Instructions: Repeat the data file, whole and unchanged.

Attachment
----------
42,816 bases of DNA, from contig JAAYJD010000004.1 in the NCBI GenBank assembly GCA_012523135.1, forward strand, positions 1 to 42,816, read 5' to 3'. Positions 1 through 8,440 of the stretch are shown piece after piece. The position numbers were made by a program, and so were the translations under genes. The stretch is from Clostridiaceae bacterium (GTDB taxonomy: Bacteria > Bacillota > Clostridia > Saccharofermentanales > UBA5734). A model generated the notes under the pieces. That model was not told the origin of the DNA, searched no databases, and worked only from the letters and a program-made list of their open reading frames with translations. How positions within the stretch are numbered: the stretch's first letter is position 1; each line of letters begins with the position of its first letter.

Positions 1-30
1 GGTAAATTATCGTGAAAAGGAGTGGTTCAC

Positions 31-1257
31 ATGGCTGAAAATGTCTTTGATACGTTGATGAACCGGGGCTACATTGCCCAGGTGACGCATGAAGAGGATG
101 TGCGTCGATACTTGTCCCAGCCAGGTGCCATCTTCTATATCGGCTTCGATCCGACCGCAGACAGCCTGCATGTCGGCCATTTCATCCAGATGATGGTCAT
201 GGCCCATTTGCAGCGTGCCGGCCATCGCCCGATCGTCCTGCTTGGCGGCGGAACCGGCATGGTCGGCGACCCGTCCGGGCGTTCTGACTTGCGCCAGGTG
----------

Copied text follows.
42,816 bases of DNA, from contig JAAYJD010000004.1 in the NCBI GenBank assembly GCA_012523135.1, forward strand, positions 1 to 42,816, read 5' to 3'. Positions 1 through 8,440 of the stretch are shown piece after piece. The position numbers were made by a program, and so were the translations under genes. The stretch is from Clostridiaceae bacterium (GTDB taxonomy: Bacteria > Bacillota > Clostridia > Saccharofermentanales > UBA5734). A model generated the notes under the pieces. That model was not told the origin of the DNA, searched no databases, and worked only from the letters and a program-made list of their open reading frames with translations. How positions within the stretch are numbered: the stretch's first letter is position 1; each line of letters begins with the position of its first letter.

Positions 1-30
1 GGTAAATTATCGTGAAAAGGAGTGGTTCAC

Positions 31-1257
31 ATGGCTGAAAATGTCTTTGATACGTTGATGAACCGGGGCTACATTGCCCAGGTGACGCATGAAGAGGATG
101 TGCGTCGATACTTGTCCCAGCCAGGTGCCATCTTCTATATCGGCTTCGATCCGACCGCAGACAGCCTGCATGTCGGCCATTTCATCCAGATGATGGTCAT
201 GGCCCATTTGCAGCGTGCCGGCCATCGCCCGATCGTCCTGCTTGGCGGCGGAACCGGCATGGTCGGCGACCCGTCCGGGCGTTCTGACTTGCGCCAGGTG